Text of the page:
In addition to the overlay of fictive underworlds created by
allusions to the epic poems of Homer,
Virgil, and Dante, Hades
also draws upon the quite realistic, this-worldly graveyard of
Shakespeare's Hamlet. The previous chapter has shown
that Bloom knows this work, well
enough even to quote from it, and in Hades
he thinks five or six times of the play's countless references
to dead bodies. Several of these thoughts have to do with
putting corpses into the ground, and the need to maintain a
sense of humor about the grim business.
Sitting in the carriage outside Dignam's house Bloom ponders
women's work of laying out men's corpses, a job performed "Huggermugger
in corners." This word, which the OED
traces back to the early 16th century, refers to secrecy or
concealment, and in Hamlet it is applied to the
attempt to conceal Polonius' death. After stabbing him, Hamlet
rudely drags his corpse offstage to hide it: "This man shall
set me packing; / I'll lug the guts into the neighbor room"
(3.4.211-12). Then, after Claudius gets him to say where he
stashed the body––"if you find him not within this
month, you shall nose him as you go up the stairs into
the lobby" (4.3.35-37)––the king too hides it, ordering that
it be buried secretly. He soon has reason to regret the shady
dealing, as he confesses to Gertrude: "we have done but
greenly / In hugger-mugger to inter him"
Bloom no doubt recalls these lines because the thought of
concealing bodies "in corners" confirms his sense of the human
need to hide the ugly fact of death: "Plant him and have done
with him. Like down a coalshoot." He is probably also tickled
by the comical sound of "huggermugger," so similar to "slipperslappers" in the
next sentence, because the entire chapter shows him responding
flippantly to funereal solemnity. Later, when he is walking
through the cemetery, he thinks of both the gruesomeness and
the comedy of burial, in successive paragraphs that recall the
graveyard scene in Hamlet.
The first of these paragraphs consists of Bloom's grisly
thoughts about decomposition:
I daresay the soil would be quite fat with corpsemanure, bones, flesh, nails. Charnelhouses. Dreadful. Turning green and pink decomposing. Rot quick in damp earth. The lean old ones tougher. Then a kind of a tallowy kind of a cheesy. Then begin to get black, treacle oozing out of them. Then dried up.It is hard not to hear in this entire meditation, as Thornton does in the sentence about "lean old ones" being tougher, an echo of the gravedigger's answer to Hamlet's question, "How long will a man lie i' th' earth ere he rot?" (5.1.163-64). It depends, says the gravedigger: "we have many pocky corses, that will scarce hold the laying in" (166-67). At the opposite extreme from these pre-rotted corpses are the bodies of tanners, which may last eight or nine years: "his hide is so tann'd with his trade that 'a will keep out water a great while, and your water is a sore decayer of your whoreson dead body" (170-72).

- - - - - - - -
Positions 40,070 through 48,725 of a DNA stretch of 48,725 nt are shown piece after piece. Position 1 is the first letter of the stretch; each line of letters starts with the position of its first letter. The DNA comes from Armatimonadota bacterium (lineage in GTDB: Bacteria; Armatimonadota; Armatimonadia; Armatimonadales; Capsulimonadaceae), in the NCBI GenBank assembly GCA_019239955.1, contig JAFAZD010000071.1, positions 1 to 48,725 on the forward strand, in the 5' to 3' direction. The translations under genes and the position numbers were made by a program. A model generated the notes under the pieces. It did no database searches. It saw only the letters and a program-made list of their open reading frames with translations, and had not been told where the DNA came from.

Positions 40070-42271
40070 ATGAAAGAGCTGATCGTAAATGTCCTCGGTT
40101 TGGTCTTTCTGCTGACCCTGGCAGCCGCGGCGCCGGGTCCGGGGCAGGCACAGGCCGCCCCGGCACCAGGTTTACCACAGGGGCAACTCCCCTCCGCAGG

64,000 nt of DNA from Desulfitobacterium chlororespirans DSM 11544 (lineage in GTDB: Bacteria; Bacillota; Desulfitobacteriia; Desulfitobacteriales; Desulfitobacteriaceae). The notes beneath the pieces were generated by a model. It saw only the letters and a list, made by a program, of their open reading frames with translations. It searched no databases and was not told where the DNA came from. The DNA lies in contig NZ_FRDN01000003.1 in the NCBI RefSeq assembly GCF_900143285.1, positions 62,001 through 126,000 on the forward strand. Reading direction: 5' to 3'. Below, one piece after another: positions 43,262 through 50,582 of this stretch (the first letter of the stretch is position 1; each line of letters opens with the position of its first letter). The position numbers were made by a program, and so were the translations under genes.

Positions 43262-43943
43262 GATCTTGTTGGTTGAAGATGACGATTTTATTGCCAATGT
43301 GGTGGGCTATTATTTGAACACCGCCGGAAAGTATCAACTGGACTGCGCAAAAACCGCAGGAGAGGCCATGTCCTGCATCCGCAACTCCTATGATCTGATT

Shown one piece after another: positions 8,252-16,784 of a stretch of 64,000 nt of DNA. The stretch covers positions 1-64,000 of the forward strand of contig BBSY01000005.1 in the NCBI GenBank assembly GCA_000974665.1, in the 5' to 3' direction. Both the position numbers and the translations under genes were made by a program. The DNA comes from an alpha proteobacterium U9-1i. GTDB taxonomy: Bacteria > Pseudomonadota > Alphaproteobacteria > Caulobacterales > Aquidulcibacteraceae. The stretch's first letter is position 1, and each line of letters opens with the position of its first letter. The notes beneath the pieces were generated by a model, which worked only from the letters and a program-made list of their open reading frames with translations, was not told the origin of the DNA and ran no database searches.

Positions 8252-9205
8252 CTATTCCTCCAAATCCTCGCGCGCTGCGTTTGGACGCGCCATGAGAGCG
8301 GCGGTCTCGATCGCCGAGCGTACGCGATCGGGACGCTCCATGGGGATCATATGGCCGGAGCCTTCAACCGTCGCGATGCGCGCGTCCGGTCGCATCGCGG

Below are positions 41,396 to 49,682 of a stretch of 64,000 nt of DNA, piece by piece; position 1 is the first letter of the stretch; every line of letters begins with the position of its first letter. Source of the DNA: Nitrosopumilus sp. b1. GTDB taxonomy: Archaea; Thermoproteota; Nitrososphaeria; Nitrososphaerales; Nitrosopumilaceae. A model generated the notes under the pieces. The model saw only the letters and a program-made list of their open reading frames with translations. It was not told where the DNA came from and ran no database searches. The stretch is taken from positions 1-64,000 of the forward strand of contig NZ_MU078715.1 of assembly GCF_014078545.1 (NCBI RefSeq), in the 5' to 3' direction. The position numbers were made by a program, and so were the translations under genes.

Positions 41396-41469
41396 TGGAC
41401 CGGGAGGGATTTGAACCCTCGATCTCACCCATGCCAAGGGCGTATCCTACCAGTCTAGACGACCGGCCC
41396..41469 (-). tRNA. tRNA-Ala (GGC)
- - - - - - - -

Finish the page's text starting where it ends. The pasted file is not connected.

In the following paragraph Bloom thinks that despite all this horror the caretaker comes to work with a smile:
He looks cheerful enough over it. Gives him a sense of power seeing all the others go under first. Wonder how he looks at life. Cracking his jokes too: warms the cockles of his heart. The one about the bulletin. Spurgeon went to heaven 4 a.m. this morning. 11 p.m. (closing time). Not arrived yet. Peter. The dead themselves the men anyhow would like to hear an odd joke or the women to know what's in fashion. A juicy pear or ladies' punch, hot, strong and sweet. Keep out the damp. You must laugh sometimes so better do it that way. Gravediggers in Hamlet. Shows the profound knowledge of the human heart. Daren't joke about the dead for two years at least.Social mores may prescribe a respectful period of not joking about the dead, but O'Connell jokes about heaven having closing time like a pub before the holes are even filled. Bloom is quite right to hear in this an echo of Hamlet's gravediggers. As they dig a hole for Ophelia the clever one jokes about suicide ("he that is not guilty of his own death shortens not his own life"), the nobility of gardeners and diggers (clearly Adam "bore arms": "could he dig without arms?"), and the riddle of who builds the strongest structures (the gravedigger: "the houses he makes lasts till doomsday"). He gets the best comic line of the scene when Hamlet asks about the grave he is digging. What man is it for? No man. What woman? No woman. Then for whom? "One that was a woman, sir, but, rest her soul, she's dead" (135-36).
Hamlet does not yet know that Ophelia has drowned and been denied burial in consecrated ground, so the humor is quickly followed by anguish. This may perhaps show the "profound knowledge of the human heart" that Victorians supposed Shakespeare to possess. It certainly does show his remarkable ability to leaven tragedy with comedy. In Elsinore's graveyard and at the gates of Macbeth's castle, "suffering takes place," as Auden writes in Musée des Beaux Arts, "While someone else is eating or opening a window or just walking dully along." Life goes on, and to the extent one can make light of its insupportable griefs, one should. As Bloom says, "You must laugh sometimes."